Originally published in Colorado Runner, September/October 2007
So, here I was—standing at the 10am starting line of the 2007 Kiehl’s Badwater Ultramarathon. I was ready to live out a dream. The training was done. No more long runs in a heavy black sweat suit and hat. No more daily sauna sessions. No more long runs on pavement instead of trails. No more runs up fourteeners. The car was organized. The pre-race activities were finished. The pasta carbo-loading dinner was being digested. My crew practiced their responsibilities. All I had left to do was run.
10, 9, 8, 7, 6, 5, 4, 3, 2, 1…we were off! Cheers filled the air from the runners. Finally! The road was very crowded with runners and crew vehicles. I just wanted to stay on the white line so my feet could stay cooler. I was excited to meet up with my crew for the first time. My crew consisted of my husband David, my sister and her fiance, Connie and Rob, and my brother in law and sister in law Steve and Alicia. David was in charge of making t-shirts for all the crew members. He knew that most crews would be wearing white, so he designed pink t-shirts. That was an awesome idea because I could see them from a distance. When I reached them, they were very efficient and got me out quickly. They were beyond amazing the entire race!
I felt very strong. I got to the first check point, Furnace Creek (17.4) at 2:26 (elapsed). Nothing seemed to bother me. I was eating, drinking, and the heat wasn’t as issue for me. I got to Stovepipe Wells (41.9) at 6:46. When I got to the first mountain pass, Townes Pass, I power walked up. It is an 18 mile up hill. Once at the top, I was excited to run down. It was a steep 8 miles back down. At Panamint Springs (72.3), I began to feel the onset of several things. My left shin was red and swollen. It hurt a lot to move after that downhill. I had severe bloating and began throwing up. I had blisters that covered most of my feet. My husband knew I was in trouble, so he offered to walk with me. David was definitely one that could motivate me and keep me going. We powered over the next mountain range at about 3mph. Every step hurt more and more, but I didn’t want to let him or my crew down. They gave up some much and worked so hard for me.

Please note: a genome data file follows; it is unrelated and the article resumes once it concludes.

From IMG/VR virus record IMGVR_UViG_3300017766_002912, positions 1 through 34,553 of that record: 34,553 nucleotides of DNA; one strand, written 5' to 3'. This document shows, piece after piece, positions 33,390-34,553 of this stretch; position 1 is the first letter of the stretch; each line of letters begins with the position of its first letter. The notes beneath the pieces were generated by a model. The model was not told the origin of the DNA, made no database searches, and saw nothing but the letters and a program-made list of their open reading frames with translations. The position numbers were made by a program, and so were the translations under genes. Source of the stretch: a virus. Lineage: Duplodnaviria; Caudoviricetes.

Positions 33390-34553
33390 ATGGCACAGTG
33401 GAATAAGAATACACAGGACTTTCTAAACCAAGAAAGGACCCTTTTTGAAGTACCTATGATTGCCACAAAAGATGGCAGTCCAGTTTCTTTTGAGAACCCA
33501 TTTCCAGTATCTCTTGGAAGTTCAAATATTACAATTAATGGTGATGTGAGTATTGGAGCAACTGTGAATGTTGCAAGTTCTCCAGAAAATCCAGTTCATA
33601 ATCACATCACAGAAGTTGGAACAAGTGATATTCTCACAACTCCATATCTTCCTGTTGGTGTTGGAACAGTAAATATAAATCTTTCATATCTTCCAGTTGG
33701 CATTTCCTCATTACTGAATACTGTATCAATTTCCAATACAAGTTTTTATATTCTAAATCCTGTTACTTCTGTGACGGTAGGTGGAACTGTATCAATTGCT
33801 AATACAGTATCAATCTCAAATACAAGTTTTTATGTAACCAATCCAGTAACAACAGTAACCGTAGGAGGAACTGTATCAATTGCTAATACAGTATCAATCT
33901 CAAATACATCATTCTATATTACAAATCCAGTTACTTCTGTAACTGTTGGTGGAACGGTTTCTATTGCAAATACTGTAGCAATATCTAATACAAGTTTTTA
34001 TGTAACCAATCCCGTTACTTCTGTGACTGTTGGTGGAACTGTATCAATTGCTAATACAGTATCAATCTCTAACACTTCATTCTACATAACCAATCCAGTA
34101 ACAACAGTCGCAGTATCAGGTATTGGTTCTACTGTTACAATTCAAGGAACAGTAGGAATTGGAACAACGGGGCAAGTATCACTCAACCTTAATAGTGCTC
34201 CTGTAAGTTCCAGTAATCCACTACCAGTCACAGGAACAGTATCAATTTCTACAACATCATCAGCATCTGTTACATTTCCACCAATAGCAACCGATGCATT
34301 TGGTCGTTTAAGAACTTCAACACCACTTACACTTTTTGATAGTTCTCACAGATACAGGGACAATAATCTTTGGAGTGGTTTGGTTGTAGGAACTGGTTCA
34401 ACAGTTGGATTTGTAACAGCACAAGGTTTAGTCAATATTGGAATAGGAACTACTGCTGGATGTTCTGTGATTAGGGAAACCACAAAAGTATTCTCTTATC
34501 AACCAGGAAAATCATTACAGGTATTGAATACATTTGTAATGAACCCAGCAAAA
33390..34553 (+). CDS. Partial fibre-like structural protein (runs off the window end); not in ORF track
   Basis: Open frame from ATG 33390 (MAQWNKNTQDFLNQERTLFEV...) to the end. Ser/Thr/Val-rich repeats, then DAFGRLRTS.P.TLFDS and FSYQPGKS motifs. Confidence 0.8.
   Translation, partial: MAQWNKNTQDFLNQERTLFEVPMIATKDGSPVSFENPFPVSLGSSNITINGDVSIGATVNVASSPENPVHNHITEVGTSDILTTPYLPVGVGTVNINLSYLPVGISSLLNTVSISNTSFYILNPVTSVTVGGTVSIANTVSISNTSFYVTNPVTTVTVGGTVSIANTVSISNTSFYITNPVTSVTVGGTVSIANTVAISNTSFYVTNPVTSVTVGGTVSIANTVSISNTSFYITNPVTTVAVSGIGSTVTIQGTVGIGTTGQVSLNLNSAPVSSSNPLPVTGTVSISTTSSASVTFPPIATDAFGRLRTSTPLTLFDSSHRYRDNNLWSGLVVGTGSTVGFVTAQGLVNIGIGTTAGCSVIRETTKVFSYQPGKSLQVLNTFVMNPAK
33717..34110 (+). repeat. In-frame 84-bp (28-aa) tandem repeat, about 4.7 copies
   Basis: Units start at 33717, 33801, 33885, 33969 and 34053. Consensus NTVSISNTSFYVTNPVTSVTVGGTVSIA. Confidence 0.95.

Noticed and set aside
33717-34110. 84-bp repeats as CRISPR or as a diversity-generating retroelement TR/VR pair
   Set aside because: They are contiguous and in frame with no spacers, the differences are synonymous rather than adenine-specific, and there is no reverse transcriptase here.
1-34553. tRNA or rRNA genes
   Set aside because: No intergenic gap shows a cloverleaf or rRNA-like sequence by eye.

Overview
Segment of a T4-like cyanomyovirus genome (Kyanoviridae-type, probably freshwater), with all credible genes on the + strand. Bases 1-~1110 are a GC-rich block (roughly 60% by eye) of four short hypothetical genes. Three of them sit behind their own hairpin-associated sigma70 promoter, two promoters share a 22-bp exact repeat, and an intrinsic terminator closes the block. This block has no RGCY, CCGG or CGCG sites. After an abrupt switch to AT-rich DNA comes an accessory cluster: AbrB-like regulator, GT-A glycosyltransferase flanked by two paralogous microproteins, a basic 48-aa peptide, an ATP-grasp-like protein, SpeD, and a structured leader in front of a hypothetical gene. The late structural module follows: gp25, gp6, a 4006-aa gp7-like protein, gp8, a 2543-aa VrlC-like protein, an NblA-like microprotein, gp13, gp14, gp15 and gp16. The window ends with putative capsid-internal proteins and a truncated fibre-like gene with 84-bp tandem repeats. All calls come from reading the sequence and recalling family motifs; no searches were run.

Finally, we made it to Lone Pine (122.3) in 30:47. My husband just walked me through 52 miles. He didn’t complain once about having to walk in the dirt and rocks alongside of me. He didn’t speak of the heat or his hunger or my less than positive attitude. I always knew I was lucky, but wow, that was love! Surprisingly, I was still the first woman as I turned on the last road to Whitney Portal. David was ready for a break and I was ready for the last 13 miles!
Most people take about 4-5 hours to complete the last section. I was hoping for about 6-8 hours. Unfortunately, my power walk turned to a painful 1mph shuffle. I have never felt pain like that before. As I slowly continued, I saw Lisa Bliss. She talked with me for a moment as she ran strong past me. She looked amazing. Sure, it hurts to lose the lead at the end, but as I looked around, I felt really lucky. I was on this road to the portal that was so amazingly beautiful. I had my crew still beside me cheering me on every step of the way. As people came down the mountain, they cheered me on. Runners passing me hugged me and wished me well. Other crews stopped to see if they could help out. That is what kept me going up the mountain.
11 hours later from Lone Pine, I turned the corner to see the race director, Chris Kostman (who was so supportive throughout) and the big white and blue finish line tape. My entire crew joined me one last time as somehow I started running towards the tape. The support I felt was so overwhelming that emotions overcame me as I finished. I really felt like I was part of the Badwater Family! The Badwater Ultramarathon is more than a race. It is a lesson in life that will stick with me forever.